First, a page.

- Pay attention to important milestones. For example, children ages 6 to 8 years should be able to dress themselves, catch a ball more easily with only their hands, and tie their shoes. They will also show more independence from parents and family, a stronger sense of right and wrong, a growing desire to be liked and accepted by friends, and a greater ability to describe experiences and talk about thoughts and feelings. If you have concerns, talk with your child's school or a health care professional to decide if developmental screening is warranted. http://www.cdc.gov/ncbddd/child/middlechildhood.htm
- Learn child first aid and CPR. Know how to call for help, including poison control. The national toll-free line for poison control is 1-800-222-1222. We hope you will never have to use these skills. But if you do, the life you save could be your child's. In addition, make sure your child knows basic first aid and other age-appropriate ways to help in an emergency, including dialing 911. www.nlm.nih.gov/medlineplus/firstaid.html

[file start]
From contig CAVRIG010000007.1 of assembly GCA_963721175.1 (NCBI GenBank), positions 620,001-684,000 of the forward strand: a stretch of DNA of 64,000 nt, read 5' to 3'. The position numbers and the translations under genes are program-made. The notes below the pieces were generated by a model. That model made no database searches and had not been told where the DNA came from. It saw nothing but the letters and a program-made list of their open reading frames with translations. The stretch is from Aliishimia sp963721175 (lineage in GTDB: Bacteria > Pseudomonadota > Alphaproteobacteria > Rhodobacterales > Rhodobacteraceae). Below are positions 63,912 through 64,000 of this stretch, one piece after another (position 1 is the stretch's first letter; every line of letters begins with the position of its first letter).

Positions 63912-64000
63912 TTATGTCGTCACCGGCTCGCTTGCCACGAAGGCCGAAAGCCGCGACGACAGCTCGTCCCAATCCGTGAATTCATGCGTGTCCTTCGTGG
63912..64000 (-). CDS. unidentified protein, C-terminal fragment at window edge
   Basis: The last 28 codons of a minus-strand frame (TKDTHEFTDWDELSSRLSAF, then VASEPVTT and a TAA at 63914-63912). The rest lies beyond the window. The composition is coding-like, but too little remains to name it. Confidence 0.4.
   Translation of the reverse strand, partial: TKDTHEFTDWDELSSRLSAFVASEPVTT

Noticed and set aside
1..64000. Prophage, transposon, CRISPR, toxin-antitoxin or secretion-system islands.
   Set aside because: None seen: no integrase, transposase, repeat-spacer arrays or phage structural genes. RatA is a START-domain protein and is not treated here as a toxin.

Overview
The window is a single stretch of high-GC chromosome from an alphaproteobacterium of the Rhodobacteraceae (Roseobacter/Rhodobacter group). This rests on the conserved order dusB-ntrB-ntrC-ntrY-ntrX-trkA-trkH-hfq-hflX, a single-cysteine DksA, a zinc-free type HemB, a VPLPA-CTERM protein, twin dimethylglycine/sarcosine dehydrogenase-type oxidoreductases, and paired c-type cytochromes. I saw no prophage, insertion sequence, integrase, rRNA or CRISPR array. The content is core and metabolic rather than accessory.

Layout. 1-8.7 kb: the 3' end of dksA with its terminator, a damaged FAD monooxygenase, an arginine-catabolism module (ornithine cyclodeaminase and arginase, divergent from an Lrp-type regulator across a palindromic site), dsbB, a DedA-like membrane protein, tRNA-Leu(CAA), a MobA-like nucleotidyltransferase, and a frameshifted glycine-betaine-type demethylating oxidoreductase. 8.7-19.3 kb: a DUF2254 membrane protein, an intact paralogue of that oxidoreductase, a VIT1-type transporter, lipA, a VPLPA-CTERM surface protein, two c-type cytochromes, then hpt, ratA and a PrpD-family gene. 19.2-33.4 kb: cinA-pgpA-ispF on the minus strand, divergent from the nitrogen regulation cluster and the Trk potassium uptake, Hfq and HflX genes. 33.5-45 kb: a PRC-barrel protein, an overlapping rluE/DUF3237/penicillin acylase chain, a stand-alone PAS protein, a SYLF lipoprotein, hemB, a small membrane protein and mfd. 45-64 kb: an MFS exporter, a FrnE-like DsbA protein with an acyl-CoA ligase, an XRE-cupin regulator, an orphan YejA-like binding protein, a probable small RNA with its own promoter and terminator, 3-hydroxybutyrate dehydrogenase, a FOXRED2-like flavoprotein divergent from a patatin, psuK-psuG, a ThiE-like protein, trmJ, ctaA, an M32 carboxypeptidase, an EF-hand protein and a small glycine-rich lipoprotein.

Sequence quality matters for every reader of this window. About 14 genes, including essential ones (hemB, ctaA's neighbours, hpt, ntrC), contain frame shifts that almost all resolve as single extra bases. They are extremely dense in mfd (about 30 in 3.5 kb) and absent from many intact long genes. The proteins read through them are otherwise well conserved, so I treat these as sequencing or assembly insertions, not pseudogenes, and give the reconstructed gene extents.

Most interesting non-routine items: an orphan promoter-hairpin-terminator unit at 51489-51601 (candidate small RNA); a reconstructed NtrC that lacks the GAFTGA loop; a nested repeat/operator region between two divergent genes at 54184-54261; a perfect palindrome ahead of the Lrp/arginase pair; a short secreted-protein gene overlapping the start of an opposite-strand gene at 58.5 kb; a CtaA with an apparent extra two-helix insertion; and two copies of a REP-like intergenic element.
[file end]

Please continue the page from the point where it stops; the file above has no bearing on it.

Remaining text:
- Make sure your child has a primary health provider. Prevention is the key to a healthy childhood. So make sure that your child has a primary health provider, such as a pediatrician or family practitioner, who knows your child before your child has an illness, injury, or developmental delay that requires medical attention. www.ahrq.gov/ppip/childguide/
For more information on "The Year of the Healthy Child" visit www.surgeongeneral.gov
Fathers, for more on men's health, visit www.cdc.gov/men/
Note: All HHS press releases, fact sheets and other press materials are available at http://www.hhs.gov/news.
Last revised: January 10, 2008